“There are more scholarships you’ll qualify for in your home state than nationally,” says Hewitt. “Look at local organizations and talk to your high school (guidance) counselor.”

And remember to start your search early. You won’t be the only person wondering how to go to college for free and scholarships can be limited to a first come, first served basis. You should also keep in mind that you don’t need to wait for your senior year to start hunting for scholarships. There are grants and awards available at all high school grade levels.

2. Give service to your country
The U.S. Coast Guard, Air Force, Military (West Point), Merchant Marine and Naval academies offer free college opportunities to students who serve after college, but cash is also available through ROTC programs closer to home.

Service requirements for ROTC programs vary, but all require students to complete military training on campus and commit to up to 12 years, depending on the branch of service. Students leave with training, a guaranteed job and opportunities for more free education.

AmeriCorps, a national service organization that offers education awards in exchange for community work, provides an award of up to $5,730 for each full year of service. Maximum years of service vary among AmeriCorps programs. Members also receive a living stipend while serving in the program.

3. Work for the school
Schools charge students tuition, but their employees often can get a free education. “This is a great option, especially for older students with job experience,” says Reyna Gobel, author of “CliffsNotes Graduation Debt.” “If you’re 18, you might not qualify for a job that provides (tuition) benefits.”

Schools typically provide benefits for full-time workers and sometimes require a certain level of experience, Gobel says. Future students can find out about their school’s policy by calling the admissions office.

4. Waive your costs
Some students can get a free pass based on academic performance or other factors.

The North American Council on Adoptable Children in St. Paul, Minnesota, reports that Connecticut, Kentucky, Virginia, Maine, Massachusetts, Texas, Florida and Maryland offer waivers at certain public schools for adopted and foster care children.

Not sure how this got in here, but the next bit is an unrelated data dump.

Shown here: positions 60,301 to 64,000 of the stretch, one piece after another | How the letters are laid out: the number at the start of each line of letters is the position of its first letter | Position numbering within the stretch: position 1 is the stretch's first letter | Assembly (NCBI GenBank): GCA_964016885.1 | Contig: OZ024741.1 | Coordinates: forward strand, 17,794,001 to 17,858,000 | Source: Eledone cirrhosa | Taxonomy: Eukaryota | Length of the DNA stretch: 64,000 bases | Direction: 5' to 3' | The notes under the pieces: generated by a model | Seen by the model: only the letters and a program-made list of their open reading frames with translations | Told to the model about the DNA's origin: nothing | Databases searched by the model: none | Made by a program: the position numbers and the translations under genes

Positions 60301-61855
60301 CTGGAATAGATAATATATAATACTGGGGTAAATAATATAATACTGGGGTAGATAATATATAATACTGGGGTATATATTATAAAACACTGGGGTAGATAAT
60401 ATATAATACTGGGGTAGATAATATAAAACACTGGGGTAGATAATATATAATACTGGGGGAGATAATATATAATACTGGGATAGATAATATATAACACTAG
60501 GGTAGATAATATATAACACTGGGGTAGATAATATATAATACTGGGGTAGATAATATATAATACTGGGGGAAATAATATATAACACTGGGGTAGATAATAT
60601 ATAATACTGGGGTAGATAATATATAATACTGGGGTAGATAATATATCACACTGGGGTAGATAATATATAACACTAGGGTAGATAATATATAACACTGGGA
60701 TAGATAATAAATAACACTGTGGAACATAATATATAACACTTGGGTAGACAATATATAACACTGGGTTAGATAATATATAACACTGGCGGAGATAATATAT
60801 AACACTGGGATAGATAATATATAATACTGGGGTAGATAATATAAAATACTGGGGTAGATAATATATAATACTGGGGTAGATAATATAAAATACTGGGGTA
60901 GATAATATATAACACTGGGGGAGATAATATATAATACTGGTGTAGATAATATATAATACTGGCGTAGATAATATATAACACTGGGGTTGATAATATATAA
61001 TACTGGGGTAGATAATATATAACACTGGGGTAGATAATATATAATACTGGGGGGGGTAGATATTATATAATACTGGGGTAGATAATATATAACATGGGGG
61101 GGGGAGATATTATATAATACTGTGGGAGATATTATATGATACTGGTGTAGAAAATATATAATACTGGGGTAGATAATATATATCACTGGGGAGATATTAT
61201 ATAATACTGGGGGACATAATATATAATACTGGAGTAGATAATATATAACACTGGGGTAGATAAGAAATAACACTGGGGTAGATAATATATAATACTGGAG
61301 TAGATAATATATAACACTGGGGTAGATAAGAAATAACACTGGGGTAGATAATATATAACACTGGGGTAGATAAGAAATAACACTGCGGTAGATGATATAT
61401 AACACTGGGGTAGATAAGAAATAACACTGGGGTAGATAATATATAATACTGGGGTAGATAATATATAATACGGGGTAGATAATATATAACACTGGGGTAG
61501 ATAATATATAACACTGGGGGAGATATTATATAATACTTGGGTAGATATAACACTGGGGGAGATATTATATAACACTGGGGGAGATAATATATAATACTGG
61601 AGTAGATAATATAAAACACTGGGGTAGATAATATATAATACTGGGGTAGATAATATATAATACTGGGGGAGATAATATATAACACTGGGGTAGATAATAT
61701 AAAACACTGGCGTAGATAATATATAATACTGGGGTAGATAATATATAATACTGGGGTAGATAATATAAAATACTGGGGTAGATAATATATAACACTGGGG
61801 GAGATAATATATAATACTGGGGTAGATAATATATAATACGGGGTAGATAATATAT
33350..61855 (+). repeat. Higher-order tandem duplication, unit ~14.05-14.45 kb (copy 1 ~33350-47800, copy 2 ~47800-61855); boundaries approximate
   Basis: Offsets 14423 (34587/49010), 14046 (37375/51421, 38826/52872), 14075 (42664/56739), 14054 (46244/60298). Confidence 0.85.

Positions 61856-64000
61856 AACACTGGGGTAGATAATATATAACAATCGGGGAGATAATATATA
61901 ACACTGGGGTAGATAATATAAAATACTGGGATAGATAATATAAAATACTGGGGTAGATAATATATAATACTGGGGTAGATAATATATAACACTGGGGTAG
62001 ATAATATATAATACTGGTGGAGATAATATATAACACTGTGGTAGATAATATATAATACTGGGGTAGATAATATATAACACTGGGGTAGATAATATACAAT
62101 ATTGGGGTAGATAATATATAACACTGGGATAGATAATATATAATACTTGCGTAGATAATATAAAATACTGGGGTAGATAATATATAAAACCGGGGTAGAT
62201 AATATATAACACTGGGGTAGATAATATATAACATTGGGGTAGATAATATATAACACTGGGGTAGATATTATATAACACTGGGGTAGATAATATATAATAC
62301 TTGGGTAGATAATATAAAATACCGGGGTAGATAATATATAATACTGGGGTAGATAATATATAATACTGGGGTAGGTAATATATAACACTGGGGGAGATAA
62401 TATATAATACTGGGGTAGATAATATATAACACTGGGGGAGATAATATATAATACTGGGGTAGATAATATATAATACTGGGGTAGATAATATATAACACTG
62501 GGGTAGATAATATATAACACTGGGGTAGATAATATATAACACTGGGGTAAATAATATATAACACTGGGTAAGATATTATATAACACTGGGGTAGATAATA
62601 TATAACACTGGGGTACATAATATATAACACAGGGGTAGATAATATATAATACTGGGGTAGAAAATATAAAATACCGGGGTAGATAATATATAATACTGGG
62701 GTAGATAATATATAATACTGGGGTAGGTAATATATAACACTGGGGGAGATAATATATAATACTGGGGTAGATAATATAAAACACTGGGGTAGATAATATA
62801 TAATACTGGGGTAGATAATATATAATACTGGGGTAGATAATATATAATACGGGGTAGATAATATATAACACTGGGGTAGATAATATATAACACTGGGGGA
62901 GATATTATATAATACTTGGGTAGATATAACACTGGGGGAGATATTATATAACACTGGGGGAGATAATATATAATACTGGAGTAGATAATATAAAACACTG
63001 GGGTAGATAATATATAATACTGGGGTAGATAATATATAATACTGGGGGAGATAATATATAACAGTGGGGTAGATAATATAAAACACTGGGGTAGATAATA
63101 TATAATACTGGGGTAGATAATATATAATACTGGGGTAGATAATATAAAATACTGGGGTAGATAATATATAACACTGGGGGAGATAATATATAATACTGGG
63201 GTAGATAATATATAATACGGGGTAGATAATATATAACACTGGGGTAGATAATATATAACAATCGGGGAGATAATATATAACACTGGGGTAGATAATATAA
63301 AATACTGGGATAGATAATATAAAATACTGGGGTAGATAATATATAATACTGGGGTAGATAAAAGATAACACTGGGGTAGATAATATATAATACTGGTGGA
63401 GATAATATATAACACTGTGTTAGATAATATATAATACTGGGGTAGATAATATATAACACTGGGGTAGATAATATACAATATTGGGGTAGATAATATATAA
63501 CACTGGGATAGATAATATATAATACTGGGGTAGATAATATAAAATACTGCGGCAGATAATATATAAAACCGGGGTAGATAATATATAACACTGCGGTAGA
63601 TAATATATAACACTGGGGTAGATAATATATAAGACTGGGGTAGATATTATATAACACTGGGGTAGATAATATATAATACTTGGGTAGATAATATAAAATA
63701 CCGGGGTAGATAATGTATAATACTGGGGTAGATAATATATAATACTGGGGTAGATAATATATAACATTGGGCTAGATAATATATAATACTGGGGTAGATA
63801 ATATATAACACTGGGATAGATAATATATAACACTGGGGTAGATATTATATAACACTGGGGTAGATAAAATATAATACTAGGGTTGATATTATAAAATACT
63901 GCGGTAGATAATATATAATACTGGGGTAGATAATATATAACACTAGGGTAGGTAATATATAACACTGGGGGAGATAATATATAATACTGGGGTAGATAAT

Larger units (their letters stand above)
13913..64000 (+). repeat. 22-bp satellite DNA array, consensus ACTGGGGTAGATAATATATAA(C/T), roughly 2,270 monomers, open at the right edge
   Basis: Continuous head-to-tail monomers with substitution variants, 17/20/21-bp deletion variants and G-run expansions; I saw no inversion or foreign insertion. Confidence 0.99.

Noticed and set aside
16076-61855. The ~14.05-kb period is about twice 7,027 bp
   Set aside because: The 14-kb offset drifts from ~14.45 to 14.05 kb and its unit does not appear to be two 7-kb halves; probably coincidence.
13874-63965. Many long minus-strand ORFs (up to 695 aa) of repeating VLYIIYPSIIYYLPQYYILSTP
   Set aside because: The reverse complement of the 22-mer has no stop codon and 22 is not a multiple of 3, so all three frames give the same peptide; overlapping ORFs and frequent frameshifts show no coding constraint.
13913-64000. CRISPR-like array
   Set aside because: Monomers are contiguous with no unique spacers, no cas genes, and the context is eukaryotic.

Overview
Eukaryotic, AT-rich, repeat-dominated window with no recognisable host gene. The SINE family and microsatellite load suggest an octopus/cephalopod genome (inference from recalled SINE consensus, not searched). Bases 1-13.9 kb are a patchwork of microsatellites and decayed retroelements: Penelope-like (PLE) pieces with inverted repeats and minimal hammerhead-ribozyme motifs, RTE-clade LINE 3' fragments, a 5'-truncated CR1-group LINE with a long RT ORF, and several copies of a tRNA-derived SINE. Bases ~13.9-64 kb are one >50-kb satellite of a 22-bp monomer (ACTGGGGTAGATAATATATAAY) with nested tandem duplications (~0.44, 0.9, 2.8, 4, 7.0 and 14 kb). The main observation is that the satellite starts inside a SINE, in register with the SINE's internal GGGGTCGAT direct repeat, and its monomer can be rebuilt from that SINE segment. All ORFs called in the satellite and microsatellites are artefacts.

Other schools offer waivers for Native American students, senior citizens and dislocated workers. To find out what your school offers, call the financial aid office.

5. Become an apprentice
An apprenticeship is another solid option when you’re determining how to get free tuition. They can also open you up to job opportunities post-college.

Overall, your average apprenticeship program will take 1-6 years. You will probably be required to put in that time along with at least 2,000 hours of field work annually. The good news is that there are apprenticeships in more than 1,000 occupations, which can give you more options.

In exchange, the sponsoring employer pays for college or technical training and provides a salary. A list of available programs is available at the ApprenticeshipUSA website.

6. Have your employer pick up the costs
Another way you might receive a free college education is through your employer. Often given in the form of an employee reimbursement, there are plenty of employers that can help curb the cost of higher education.

7. Be in demand
Another great way to find out how to go to college for free is to determine if your field of study is “high-needs.” Will your studies result in a career that’s high in demand? Ask yourself this before you even enroll if you’re trying to cut the cost of college.

Generally, schools will offer incentives to anyone focusing their studies on math, science, nursing, teaching, and social work. There are also additional opportunities available through organizations like Teach for America, the Nurse Corps Loan Repayment Program and the National Institutes of Health.

The nursing program at the University of Portland in Oregon has offered scholarships covering approximately 80% of the final 2 years of undergraduate study, if students sign a 3-year employment contract with the local health system, Fabriquer says. “There are similar programs in (high-needs) fields across the country,” he adds.

8. Choose a school that pays you
Last on our list of ways on how to get free tuition, and probably the riskiest. There are, indeed, schools that will pay you to focus your studies in a single subject (which they dictate). Schools such as the Webb Institute and the Curtis Institute of Music offer a select range of academic programs and pick up the tuition cost for every student. Just think long and hard about your decision before you commit to this course.